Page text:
Tuesday, May 16, 2017

Robert Willan: Father of modern dermatology

Robert Willan (12 November 1757 – 7 April 1812) in general is considered to be the father of modern dermatology. He was born at The Hill, near Sedbergh in Yorkshire, England.

He received his early education in the grammar-school of his native place. He began his medical training in Edinburgh in 1777, studying medicine under William Cullen and other teachers at the university. After the usual residence of three years Willan received his MD in Edinburgh in 1780 for a thesis on inflammation of the liver.
Willan is recognized for bringing order to the discipline of dermatology with his classifications and descriptions of skin lesions. He grouped skin disorders in eight categories, based on the morphology of skin lesions.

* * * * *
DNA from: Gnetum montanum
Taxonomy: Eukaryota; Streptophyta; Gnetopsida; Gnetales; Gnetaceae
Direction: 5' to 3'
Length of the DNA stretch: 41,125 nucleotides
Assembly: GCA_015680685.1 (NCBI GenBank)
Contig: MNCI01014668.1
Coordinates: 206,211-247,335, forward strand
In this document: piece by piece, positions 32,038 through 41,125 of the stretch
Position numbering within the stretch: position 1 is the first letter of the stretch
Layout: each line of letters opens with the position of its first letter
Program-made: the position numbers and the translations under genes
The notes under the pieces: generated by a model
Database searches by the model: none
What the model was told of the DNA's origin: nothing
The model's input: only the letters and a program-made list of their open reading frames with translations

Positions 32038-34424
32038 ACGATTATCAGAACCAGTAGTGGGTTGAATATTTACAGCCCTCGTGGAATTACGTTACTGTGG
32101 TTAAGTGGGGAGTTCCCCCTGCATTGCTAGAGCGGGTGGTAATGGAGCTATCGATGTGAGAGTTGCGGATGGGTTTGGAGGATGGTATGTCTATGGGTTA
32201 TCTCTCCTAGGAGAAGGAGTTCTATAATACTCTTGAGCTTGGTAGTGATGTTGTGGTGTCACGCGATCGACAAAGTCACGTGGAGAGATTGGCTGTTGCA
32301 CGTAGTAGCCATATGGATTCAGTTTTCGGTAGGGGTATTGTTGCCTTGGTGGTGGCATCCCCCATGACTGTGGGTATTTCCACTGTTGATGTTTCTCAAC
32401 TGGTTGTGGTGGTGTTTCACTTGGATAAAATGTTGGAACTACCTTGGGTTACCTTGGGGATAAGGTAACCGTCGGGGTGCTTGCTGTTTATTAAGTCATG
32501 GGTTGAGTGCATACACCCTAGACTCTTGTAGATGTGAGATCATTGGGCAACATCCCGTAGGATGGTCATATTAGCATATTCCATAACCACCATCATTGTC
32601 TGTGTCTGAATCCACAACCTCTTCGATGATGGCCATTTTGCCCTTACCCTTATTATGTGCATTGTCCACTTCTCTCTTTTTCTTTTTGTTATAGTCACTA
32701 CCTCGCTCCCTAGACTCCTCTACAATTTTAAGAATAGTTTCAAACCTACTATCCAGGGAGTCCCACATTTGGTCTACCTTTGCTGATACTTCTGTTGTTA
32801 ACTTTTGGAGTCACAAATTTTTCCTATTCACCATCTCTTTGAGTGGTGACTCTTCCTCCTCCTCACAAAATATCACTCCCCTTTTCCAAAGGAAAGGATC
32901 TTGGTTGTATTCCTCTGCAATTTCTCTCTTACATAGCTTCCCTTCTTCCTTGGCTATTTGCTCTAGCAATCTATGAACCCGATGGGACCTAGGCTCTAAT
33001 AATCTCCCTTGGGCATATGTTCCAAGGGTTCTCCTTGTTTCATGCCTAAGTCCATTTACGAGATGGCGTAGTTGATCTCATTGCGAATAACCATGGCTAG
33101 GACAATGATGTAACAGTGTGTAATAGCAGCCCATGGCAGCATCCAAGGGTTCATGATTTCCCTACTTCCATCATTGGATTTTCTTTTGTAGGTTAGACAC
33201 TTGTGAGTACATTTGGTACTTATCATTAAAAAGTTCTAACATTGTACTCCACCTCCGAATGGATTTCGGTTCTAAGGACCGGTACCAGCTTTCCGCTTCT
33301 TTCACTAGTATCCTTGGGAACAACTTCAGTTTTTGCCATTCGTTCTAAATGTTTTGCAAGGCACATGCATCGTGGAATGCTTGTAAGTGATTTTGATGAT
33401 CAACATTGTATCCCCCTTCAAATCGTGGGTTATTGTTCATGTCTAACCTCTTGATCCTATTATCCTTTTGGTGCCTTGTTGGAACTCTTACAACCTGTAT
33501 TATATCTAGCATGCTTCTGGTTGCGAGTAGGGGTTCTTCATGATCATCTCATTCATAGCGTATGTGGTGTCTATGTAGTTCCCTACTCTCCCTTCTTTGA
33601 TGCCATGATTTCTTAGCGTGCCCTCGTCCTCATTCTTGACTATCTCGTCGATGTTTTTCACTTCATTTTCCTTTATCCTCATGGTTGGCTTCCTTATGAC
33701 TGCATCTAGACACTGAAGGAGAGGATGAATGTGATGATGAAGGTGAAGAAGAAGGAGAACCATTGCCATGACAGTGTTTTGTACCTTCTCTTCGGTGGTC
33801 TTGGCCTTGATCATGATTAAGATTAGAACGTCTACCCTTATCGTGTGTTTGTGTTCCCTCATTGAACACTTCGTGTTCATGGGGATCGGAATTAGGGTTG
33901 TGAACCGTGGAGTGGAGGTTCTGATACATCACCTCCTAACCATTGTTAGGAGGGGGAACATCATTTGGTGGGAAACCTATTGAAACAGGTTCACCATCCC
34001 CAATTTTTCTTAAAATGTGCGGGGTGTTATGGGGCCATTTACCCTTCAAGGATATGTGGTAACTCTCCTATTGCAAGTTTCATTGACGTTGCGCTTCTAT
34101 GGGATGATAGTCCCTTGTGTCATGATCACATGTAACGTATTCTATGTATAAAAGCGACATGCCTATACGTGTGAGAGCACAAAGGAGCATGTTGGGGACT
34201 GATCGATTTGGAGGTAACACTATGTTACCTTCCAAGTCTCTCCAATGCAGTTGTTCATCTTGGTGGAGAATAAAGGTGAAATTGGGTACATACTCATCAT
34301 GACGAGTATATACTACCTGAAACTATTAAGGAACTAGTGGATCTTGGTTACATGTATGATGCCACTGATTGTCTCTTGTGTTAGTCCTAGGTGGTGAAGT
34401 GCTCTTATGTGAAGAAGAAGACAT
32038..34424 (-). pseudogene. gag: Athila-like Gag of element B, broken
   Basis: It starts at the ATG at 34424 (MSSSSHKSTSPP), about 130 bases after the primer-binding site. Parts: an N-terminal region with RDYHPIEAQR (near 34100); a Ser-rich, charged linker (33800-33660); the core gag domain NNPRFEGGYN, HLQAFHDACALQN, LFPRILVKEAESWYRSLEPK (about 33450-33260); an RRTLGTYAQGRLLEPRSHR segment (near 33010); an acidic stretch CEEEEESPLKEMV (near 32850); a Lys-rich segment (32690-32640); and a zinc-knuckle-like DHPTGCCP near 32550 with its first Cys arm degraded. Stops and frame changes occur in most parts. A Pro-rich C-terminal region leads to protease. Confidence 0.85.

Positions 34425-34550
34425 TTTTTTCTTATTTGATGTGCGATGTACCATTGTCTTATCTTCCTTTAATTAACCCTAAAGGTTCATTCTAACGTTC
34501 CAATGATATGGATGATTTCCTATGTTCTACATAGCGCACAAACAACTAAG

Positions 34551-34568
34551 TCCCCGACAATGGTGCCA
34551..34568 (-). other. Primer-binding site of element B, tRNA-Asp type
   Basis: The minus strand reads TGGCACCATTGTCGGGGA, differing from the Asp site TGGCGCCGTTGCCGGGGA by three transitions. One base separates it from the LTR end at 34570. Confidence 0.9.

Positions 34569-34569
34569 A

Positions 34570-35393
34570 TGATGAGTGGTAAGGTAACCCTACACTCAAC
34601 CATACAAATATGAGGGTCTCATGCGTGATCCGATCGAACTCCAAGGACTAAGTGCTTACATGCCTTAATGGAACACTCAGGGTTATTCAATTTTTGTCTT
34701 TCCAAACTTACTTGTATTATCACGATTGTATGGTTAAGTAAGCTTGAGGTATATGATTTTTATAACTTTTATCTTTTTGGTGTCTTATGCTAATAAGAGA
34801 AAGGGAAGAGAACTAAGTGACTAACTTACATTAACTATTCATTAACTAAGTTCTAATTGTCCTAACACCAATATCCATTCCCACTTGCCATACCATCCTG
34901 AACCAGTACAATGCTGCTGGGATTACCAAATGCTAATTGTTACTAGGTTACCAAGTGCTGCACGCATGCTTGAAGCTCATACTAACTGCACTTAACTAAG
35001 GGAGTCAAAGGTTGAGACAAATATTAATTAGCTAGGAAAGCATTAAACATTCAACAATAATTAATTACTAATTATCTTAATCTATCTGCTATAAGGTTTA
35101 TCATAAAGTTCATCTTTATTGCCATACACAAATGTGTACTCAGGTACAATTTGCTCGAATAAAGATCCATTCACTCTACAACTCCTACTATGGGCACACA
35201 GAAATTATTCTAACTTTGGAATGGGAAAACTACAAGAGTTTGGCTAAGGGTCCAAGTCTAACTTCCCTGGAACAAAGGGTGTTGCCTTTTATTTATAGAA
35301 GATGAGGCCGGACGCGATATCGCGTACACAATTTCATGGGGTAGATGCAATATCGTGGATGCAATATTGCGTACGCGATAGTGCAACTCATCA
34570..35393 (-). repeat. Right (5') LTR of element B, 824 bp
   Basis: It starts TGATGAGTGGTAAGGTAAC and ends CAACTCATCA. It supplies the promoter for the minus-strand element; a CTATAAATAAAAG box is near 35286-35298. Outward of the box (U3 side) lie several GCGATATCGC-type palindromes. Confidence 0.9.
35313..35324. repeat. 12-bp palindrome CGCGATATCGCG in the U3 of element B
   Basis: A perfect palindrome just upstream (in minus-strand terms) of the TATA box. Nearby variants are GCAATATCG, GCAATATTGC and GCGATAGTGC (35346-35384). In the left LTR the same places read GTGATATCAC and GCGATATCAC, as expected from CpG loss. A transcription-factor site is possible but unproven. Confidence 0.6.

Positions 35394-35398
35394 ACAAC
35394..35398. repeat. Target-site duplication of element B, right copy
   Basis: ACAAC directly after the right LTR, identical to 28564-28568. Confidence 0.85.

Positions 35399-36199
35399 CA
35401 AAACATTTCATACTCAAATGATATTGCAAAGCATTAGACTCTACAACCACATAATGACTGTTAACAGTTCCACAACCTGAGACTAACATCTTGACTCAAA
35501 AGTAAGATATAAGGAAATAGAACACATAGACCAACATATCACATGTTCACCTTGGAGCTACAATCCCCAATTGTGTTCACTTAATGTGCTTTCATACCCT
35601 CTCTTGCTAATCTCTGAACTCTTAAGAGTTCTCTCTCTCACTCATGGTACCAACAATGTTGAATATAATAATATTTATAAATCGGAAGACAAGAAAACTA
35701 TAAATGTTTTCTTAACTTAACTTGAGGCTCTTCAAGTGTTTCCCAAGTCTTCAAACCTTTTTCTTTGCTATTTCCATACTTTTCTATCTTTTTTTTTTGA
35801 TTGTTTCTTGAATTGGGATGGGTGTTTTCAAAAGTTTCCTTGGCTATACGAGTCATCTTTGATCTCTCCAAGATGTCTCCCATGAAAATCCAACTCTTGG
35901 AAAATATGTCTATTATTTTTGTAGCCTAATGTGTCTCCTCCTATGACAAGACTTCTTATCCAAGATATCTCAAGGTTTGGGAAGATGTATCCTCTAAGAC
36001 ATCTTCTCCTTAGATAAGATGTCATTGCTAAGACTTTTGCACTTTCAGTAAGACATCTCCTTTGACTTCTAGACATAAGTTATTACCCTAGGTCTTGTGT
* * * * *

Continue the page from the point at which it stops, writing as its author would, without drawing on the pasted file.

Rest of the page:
Willan described the morphology of skin disease in detail, such as type of lesion, the shape and size, presence or absence of umbilication, redness, cooler, consistency, pattern of distribution, etc.  These he codified his very successful treatise On Cutaneous Diseases.
Robert Willan: Father of modern dermatology

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